A project born at the Rice School of Architecture is about to enter the wider world in a big way.
Scott Key, left, and Sam Brisendine stand inside a test shelter that rests on their Emergency Floor. The project has been flagged for funding by the government's USAID program.
The Emergency Floor project initiated by Rice Building Workshop students has been flagged for funding by the federal government’s USAID program, which supports international efforts to end poverty and help refugees. The substantial grant will allow the Emergency Floor team to ramp up the production of tiles that snap together and serve as rigid flooring for temporary buildings, including shelters.
While the grant amount has yet to be determined, the principals behind Emergency Floor, recent Rice graduates Scott Austin Key and Sam Brisendine, expect it will be enough to deploy prototypes for preliminary study this year at camps in Iraq serving refugees from the Syrian civil war and in Nepal, devastated by an earthquake in April.
Key and Brisendine have formed a company to develop the product that was created several years ago as a self-contained portable shelter. The early version had a tent and other amenities packed inside a cube that unfolded into a surface that served as the floor.
But the more they looked into producing their creation, the more they realized it was the floor itself that was special – and especially needed. While many organizations focus on the provision of affordable shelters, Key said, none provides affordable raised flooring. From a health perspective, he said, they are nearly equal in importance.
“We’ll never provide the shelter,” Key said just before graduating from Rice in May with a master’s degree in architecture. “There’s too much competition. But the shelters that are available almost never have raised floors. That’s become one of the most important aspects of our project: It’s agnostic to whatever shelter it’s using.”
The current version combines modular tiles of extruded polypropylene with a subfloor bladder that contains sand. “We took a prompt from other disaster-relief efforts that use sandbags,” Key said. “The availability of sand seemed consistent throughout every camp, whether it’s on-site or trucked in. We couldn’t find a camp that didn’t have access to it; sand was a common denominator.”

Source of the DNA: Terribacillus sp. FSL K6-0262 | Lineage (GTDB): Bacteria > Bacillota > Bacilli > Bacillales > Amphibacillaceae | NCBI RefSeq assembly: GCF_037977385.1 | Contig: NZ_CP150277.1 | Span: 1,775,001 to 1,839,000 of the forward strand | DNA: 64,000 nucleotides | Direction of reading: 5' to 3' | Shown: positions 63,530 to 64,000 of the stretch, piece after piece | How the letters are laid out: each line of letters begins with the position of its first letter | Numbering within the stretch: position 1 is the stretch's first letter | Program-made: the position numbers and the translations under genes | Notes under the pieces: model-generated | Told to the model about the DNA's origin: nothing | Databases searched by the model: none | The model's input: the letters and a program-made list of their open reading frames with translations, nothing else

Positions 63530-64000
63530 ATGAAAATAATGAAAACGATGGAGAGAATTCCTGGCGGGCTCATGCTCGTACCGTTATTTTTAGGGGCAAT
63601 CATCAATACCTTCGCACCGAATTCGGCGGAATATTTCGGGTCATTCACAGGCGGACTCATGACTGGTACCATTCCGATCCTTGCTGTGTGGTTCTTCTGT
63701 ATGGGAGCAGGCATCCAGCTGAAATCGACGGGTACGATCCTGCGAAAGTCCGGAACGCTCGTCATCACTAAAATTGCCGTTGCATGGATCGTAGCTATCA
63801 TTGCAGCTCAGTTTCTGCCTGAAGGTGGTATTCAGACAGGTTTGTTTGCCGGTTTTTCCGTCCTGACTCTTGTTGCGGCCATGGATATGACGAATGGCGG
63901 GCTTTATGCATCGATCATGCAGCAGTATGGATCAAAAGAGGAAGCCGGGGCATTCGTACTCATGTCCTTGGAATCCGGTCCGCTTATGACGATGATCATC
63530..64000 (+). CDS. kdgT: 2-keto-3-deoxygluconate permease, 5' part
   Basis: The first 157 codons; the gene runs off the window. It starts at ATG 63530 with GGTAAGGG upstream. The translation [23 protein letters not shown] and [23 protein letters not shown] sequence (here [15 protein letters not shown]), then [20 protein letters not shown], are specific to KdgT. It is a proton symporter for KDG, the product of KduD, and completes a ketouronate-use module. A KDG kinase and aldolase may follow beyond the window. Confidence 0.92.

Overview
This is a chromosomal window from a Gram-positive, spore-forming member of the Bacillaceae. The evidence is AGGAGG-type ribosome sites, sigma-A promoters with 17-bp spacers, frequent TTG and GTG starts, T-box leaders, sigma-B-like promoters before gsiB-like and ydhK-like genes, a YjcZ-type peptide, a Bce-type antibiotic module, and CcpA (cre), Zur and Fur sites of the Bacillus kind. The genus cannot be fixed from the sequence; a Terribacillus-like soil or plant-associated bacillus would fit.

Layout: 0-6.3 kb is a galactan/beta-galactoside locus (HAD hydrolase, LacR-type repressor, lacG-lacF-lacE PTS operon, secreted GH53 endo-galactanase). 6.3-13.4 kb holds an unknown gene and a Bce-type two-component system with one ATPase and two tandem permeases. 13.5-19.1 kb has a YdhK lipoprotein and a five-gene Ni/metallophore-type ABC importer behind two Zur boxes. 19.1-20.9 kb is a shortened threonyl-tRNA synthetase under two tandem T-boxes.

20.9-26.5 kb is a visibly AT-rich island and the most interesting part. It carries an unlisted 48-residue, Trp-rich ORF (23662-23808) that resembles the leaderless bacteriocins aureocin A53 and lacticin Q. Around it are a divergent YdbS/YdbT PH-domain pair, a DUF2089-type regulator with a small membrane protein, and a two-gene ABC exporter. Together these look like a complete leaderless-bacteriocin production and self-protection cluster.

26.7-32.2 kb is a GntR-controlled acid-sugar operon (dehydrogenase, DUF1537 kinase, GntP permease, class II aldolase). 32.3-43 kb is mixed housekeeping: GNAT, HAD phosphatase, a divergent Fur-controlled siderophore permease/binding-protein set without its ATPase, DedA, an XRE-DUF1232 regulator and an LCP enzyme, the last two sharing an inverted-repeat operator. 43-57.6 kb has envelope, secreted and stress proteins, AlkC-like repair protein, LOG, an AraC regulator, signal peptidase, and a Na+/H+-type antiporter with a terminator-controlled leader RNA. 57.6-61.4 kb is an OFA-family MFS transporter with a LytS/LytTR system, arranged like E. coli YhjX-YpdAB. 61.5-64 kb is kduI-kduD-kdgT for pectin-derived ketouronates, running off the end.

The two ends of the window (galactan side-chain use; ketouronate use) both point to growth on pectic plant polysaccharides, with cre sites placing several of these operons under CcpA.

The sand base raises and stabilizes the floor and lessens the risk to shelters from rain, snow and mud. “It’s a good insulator, it’s really cheap and refugees can use it to assemble shelters themselves,” he said.
By the end of this year, Key expects to be in Iraq and Nepal to supervise the setup of prototypes.
“These will not be the final revision, but they will be the closest to the final that we’ve done,” Key said. “Our goal is to have our floors in 10 shelters in two different camps this fall.”
The journey from a cube with a tent to a robust, versatile flooring system has tested the stamina of both men, who continue to develop the project while holding down full-time jobs. “Sam and I have done everything we can to save money,” Key said. “We’ve spent more out of pocket then our wives would have liked.”
The team won a seed grant from the John and Laura Arnold Foundation (through OwlSpark) and mounted an earlier, uninhabited pilot installation in Sweden in collaboration with BetterShelter, an IKEA subsidiary focused on reinventing the refugee shelter. The USAID grant will allow Key and Brisendine to work with manufacturers to finalize the latest prototype and produce tiles for field testing.
“I think we’re going to be cutting it close to get this thing prototyped, manufactured and shipped,” Key said. “But it’s going to get out into the world.”